Determined to be a force to be reckoned with globally in the sport of badminton, Jamaica will stage the second annual International Badminton Tournament this month. The tournament will feature a stellar cast of internationally ranked players who will lock horns with Jamaica’s best for Rio 2016 Olympics qualifying points and US$6,000 in prize money. Action will take place at the National Indoor Sports Centre from March 17-20. Competition will take place in men’s and women’s singles, men’s and women’s doubles, and mixed doubles competition. Martin Giuffre of Canada, the reigning men’s singles champion, will be back to defend his crown. He is ranked 74th in the world. Also 60th-ranked Osleni Guerro of Cuba is expected to feature, as well as 66th- ranked Howard Shu of the United States. In the women’s singles competition, last year’s runner-up, Zuzana Pavelkova of the Czech Republic is slated to feature; as well as 58th-ranked Jeannine Cicognini of Italy and 75th, Telma Santos of Portugal. TOP NAMES The local hopefuls are led by many-time champions Gareth Henry and his sister, Geordine Henry. Mikaylia Haldane, Garron Palmer, Sean Wilson, Samuel Ricketts, and Katherine Wynter are other top Jamaican names. Jamaica Badminton Association president David Thomas has outlined that the local players will relish the opportunity and may even spring surprises as they look to improve their level of play and competitiveness. Speaking at yesterday’s launch at the Jamaica Olympic Association on Cunningham Avenue, general manager of the Sports Development Foundation Denzil Wilks praised the event’s organisers and sponsors and implored Jamaicans to support a world-class event. “When you approach the Independence Park facilities in the latter part of next week and you see flags and feather banners on the western side of the facility, please recognise that Champs is not the only activity taking place. Let us join them as our little but tallawah country stages two huge championships simultaneously,” Wilks said.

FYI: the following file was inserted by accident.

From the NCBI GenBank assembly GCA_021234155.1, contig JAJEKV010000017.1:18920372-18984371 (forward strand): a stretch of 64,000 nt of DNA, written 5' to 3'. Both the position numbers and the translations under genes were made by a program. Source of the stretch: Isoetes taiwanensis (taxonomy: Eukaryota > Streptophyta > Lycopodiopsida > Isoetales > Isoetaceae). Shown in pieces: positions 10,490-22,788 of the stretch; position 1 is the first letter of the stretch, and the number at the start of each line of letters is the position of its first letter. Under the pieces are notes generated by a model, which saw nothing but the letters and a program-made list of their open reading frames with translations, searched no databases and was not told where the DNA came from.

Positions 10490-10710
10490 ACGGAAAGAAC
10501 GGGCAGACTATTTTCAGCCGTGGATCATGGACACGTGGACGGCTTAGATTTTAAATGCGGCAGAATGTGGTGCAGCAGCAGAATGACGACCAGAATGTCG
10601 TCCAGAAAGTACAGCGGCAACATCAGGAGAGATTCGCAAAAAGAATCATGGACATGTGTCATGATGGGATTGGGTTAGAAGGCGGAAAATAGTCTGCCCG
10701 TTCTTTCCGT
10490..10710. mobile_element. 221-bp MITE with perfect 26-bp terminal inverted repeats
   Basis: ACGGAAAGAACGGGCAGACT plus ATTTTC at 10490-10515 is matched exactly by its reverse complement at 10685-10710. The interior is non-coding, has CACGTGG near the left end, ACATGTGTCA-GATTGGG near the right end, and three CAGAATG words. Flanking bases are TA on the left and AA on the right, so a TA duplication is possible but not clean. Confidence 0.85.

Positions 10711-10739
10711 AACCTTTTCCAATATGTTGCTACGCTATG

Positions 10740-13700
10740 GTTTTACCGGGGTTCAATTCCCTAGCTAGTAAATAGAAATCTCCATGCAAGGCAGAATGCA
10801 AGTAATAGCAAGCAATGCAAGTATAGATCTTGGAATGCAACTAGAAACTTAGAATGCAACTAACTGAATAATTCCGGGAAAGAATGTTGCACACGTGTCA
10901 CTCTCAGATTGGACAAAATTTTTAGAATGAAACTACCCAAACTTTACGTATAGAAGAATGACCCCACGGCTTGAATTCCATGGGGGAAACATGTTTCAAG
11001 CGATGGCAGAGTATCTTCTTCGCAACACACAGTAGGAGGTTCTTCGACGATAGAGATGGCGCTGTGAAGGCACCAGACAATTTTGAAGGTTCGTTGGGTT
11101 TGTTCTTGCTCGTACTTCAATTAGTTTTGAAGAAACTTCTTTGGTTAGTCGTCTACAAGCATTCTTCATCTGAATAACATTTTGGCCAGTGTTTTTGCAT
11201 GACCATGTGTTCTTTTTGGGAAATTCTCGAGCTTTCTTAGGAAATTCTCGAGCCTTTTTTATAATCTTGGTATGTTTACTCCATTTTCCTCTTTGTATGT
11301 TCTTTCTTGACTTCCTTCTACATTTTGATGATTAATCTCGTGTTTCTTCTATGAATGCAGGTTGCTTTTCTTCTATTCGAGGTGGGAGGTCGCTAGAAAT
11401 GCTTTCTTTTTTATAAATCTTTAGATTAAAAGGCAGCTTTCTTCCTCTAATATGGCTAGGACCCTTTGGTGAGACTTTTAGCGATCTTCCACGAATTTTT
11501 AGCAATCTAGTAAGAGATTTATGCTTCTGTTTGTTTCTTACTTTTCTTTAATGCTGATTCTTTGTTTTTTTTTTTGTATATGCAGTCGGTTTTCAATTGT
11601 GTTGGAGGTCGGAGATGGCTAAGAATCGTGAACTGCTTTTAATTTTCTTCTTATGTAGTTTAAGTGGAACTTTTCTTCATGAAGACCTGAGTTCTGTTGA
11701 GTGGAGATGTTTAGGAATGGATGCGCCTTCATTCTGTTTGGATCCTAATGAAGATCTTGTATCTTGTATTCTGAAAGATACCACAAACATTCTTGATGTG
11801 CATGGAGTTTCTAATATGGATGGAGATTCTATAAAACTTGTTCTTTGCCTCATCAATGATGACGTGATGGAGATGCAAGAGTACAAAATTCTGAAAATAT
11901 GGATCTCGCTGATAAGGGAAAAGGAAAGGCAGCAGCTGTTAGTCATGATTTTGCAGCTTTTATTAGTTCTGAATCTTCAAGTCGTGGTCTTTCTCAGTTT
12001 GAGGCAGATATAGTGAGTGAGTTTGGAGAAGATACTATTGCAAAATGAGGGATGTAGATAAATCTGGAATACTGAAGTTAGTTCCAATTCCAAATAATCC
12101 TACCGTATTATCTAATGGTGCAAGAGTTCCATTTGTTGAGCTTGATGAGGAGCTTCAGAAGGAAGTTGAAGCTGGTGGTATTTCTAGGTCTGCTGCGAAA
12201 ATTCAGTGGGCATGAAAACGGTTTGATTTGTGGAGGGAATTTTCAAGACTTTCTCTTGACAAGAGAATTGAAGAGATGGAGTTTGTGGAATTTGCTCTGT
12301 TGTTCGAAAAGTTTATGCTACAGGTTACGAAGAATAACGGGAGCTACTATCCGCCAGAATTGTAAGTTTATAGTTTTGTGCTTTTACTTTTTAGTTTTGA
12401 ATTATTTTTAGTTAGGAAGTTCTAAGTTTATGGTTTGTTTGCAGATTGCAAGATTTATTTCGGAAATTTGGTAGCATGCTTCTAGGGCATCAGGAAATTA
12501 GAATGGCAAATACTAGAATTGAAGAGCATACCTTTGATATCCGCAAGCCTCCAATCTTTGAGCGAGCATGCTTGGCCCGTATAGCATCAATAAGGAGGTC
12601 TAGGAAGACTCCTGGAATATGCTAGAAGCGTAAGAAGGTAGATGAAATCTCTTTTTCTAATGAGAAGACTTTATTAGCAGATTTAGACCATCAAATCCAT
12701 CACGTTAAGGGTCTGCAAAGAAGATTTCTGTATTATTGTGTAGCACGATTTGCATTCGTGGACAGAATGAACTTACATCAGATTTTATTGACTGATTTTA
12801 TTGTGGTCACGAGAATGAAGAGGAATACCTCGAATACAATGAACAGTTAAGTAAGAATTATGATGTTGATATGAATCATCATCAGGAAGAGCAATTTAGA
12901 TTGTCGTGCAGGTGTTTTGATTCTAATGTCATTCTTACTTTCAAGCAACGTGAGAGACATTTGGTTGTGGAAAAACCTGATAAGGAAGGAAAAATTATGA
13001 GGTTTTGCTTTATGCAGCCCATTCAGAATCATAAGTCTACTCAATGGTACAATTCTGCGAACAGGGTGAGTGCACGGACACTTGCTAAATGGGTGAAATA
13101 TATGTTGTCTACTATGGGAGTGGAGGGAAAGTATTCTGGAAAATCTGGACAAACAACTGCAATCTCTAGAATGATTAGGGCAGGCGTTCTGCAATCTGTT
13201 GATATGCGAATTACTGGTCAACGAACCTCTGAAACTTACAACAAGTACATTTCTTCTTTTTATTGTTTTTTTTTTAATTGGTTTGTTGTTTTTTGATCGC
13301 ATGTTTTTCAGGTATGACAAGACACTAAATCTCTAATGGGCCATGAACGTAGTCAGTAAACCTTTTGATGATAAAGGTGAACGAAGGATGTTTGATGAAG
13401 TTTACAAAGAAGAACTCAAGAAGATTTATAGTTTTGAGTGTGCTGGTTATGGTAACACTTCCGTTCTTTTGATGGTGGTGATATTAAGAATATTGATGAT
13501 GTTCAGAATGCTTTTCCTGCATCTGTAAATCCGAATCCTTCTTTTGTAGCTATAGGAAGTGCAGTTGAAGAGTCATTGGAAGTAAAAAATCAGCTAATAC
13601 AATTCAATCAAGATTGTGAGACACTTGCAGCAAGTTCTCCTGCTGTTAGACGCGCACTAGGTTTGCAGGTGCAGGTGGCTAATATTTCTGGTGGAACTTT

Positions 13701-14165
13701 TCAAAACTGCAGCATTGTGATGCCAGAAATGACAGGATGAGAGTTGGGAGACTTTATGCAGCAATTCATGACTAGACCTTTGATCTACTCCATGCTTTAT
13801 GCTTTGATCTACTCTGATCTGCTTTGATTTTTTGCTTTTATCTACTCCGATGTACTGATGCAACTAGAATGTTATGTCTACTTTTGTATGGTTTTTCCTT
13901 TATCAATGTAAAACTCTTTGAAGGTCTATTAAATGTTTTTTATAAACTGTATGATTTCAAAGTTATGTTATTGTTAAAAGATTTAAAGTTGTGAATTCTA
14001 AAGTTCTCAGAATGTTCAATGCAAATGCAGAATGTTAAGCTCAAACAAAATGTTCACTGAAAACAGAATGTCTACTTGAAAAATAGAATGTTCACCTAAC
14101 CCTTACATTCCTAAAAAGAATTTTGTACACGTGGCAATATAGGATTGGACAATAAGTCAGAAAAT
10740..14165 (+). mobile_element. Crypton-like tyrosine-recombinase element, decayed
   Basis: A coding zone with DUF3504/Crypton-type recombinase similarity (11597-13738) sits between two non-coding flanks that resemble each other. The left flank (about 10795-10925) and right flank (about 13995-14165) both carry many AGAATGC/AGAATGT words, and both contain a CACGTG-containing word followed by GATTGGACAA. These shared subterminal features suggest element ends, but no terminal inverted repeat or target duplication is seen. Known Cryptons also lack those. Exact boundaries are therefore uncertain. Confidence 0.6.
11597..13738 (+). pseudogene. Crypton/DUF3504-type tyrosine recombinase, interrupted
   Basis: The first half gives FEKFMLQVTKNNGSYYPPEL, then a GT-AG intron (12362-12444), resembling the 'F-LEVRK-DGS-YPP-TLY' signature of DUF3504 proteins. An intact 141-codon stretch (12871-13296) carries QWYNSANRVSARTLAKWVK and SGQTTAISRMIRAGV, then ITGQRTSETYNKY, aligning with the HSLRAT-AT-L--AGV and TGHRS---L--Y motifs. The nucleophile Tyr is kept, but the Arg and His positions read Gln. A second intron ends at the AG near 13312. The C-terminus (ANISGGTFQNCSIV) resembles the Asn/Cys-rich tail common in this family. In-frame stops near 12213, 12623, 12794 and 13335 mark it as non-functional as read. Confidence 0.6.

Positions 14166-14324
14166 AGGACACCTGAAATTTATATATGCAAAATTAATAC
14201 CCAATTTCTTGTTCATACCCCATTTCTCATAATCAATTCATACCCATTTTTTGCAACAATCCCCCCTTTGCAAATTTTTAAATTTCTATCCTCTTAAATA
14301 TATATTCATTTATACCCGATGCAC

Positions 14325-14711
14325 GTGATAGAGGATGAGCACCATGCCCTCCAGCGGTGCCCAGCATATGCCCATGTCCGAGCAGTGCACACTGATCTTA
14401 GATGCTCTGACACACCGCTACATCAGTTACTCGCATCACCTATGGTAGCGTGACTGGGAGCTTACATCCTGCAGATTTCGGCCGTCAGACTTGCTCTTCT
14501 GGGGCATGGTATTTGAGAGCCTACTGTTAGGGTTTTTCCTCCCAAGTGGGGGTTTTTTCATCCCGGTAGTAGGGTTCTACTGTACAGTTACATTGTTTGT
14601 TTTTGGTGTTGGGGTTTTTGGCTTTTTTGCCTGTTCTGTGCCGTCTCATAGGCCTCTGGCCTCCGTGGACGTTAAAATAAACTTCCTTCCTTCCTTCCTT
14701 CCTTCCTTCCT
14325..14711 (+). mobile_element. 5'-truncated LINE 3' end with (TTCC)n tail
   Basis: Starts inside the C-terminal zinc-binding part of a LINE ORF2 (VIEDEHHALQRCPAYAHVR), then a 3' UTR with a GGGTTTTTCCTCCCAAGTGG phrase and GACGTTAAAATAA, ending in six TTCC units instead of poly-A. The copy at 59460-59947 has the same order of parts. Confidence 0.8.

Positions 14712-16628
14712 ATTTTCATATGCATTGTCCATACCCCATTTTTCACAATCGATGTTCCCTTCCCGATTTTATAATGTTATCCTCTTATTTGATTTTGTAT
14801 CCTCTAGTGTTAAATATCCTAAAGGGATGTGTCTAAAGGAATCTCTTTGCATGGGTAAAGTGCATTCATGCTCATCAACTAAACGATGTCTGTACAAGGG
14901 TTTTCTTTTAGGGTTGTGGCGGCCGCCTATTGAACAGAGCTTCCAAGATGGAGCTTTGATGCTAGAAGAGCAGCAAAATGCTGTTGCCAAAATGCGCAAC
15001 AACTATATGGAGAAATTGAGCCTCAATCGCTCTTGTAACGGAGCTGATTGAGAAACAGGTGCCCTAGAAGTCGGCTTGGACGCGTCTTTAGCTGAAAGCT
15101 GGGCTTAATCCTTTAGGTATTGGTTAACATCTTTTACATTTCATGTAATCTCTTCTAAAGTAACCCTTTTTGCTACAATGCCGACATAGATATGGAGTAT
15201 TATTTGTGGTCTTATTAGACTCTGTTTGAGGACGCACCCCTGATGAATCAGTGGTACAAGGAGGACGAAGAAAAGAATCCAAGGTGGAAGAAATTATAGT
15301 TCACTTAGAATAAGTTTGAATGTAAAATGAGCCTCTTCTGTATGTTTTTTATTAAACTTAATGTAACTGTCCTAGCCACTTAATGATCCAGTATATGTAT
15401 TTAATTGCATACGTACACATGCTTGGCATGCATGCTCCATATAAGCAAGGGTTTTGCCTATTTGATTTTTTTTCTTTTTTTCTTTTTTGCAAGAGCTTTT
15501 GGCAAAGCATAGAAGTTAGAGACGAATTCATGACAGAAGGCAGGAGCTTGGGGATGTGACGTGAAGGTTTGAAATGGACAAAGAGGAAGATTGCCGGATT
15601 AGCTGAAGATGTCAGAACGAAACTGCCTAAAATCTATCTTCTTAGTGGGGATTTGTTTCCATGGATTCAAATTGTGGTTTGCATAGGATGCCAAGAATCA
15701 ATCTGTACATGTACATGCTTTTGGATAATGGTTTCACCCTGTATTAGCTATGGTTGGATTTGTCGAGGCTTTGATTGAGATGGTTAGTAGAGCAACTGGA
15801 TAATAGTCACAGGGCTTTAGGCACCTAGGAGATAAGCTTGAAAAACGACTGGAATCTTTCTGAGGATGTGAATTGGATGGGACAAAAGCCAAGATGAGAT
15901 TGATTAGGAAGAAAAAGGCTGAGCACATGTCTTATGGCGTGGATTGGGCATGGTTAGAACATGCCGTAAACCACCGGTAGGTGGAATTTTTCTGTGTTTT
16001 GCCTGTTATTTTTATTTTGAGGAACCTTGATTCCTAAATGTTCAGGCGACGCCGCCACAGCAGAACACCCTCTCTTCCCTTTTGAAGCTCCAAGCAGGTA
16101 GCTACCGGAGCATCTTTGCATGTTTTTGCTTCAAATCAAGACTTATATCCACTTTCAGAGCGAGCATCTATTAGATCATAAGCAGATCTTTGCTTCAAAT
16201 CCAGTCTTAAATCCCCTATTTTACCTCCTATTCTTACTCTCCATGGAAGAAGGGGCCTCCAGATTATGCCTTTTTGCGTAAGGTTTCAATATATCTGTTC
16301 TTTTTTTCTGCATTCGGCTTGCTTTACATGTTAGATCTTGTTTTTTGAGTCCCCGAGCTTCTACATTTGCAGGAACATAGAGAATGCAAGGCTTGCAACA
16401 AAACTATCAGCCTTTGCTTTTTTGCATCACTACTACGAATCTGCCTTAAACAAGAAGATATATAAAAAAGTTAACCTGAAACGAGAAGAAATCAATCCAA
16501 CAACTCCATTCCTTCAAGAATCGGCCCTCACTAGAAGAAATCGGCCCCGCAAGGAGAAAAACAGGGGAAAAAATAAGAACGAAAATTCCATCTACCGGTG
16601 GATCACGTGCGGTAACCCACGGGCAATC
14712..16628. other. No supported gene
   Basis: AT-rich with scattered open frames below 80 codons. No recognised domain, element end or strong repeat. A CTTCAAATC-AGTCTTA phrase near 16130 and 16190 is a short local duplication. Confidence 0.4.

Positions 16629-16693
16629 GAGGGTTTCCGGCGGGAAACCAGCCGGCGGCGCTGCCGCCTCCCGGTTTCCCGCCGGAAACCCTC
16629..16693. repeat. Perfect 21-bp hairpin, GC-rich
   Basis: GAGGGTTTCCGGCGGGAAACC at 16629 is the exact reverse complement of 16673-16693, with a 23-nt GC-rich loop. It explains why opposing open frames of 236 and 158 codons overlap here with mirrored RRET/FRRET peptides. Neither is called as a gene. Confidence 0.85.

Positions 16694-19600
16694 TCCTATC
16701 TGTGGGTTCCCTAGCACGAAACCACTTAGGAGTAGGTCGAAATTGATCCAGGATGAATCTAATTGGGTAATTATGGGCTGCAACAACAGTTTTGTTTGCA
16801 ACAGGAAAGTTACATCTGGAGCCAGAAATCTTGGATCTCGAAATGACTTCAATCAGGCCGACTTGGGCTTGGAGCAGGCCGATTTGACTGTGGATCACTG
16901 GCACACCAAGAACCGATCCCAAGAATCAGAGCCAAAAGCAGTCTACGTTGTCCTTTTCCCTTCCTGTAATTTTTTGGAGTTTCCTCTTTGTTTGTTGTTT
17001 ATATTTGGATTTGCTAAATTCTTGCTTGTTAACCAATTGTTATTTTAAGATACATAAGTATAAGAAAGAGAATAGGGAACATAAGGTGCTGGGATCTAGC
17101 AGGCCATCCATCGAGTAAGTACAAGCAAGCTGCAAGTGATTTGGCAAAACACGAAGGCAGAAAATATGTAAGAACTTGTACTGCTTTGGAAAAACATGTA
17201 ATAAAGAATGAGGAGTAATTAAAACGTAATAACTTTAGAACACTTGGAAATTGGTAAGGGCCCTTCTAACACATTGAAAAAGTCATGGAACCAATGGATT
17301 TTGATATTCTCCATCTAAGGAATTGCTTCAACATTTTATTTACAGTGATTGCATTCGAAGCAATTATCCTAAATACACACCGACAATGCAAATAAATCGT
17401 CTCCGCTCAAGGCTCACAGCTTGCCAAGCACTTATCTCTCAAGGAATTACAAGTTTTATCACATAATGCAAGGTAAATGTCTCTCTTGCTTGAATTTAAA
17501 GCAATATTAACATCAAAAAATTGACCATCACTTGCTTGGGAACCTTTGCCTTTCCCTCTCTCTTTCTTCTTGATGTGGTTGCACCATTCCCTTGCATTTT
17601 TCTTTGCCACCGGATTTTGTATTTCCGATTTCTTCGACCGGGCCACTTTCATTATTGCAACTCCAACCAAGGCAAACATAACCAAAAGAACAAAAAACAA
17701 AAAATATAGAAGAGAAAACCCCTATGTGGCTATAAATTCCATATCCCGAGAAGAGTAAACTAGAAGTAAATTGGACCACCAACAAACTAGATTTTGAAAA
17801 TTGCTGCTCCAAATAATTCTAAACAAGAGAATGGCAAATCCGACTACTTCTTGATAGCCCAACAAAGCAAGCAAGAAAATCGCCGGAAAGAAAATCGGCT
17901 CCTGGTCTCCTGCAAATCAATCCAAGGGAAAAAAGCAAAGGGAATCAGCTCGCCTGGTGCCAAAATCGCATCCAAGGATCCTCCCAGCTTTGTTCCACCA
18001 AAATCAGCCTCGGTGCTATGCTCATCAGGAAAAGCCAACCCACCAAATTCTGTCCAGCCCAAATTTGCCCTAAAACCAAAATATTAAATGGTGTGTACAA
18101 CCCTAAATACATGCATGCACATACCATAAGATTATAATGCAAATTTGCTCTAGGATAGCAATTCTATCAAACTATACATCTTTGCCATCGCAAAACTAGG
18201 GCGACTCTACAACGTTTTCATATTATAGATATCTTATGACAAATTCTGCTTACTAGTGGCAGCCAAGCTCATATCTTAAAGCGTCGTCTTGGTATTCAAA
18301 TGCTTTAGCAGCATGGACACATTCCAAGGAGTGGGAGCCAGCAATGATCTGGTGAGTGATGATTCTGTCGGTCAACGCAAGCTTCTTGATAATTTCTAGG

On June 14, this year in Barnersville, Monrovia, 19-year-old Liberian student attempted to end his life by swallowing four valium tablets because his friends taunted him, bullying him for his reported failure to have immigrated to Canada. “I want to die…leave me to die…let me die!” the half-conscious young man was cried, simply because of the teasing from his friends.This account seems rather isolated but, a new poll conducted by UNICEF and their partners shows that more than nine out of 10 young people believe bullying is a pervasive problem in their communities; and two-thirds say they have experienced bullying firsthand. The poll was conducted through U-Report, a rapidly growing youth engagement tool that provides a platform for over 2 million young ‘U-Reporters’ from more than 20 countries. Through the poll, young people were asked via SMS, Facebook and Twitter a series of questions relating to the impact of bullying in their community, their own personal experiences of bullying and what they think can be done to end this type of violence. More than 100,000 U-Reporters, recruited by partners such as the Scouts and Girl Guides, with an estimated age of 13-30, participated in the poll, including young people from Senegal, Mexico, Uganda, Sierra Leone, Liberia, Mozambique, Ukraine, Chile, Malaysia, Nigeria, Swaziland,Pakistan, Ireland, Burkina Faso, Mali, Guinea, Indonesia, Zambia and through the Global U-Report channel. “Bullying, including online bullying, remains a largely misunderstood risk to the wellbeing of children and young people,” said UNICEF’s Senior Adviser on Child Protection, Theresa Kilbane. “To end this type of violence, we must improve public awareness of the harmful impact of bullying, equip teachers, parents and peers with the skills to identify risks and report incidents, and provide care and protection for victims.”Other findings from the U-Report poll said: One-third of respondents thought being bullied was normal so they did not tell anyone; the majority of respondents who reported being victims of bullying said they were bullied because of their physical appearance. Bullying was also attributed to gender or sexual orientation and ethnicity; and one quarter of victims said they did not know who to tell.Over eight in 10 respondents believe that raising awareness, including through teacher training, will help children to feel comfortable reporting bullying is one way to address the issue in schools. The United Nations Children Fund (UNICEF) works to engage children and adolescents on the impact of bullying as part of its global End Violence Against Children initiative including through the U-Report platform and through global social media campaigns (#ENDViolence). UNICEF, together with its partners, also work to strengthen education systems in schools and establish strong referral systems for child welfare.Share this:Click to share on Twitter (Opens in new window)Click to share on Facebook (Opens in new window)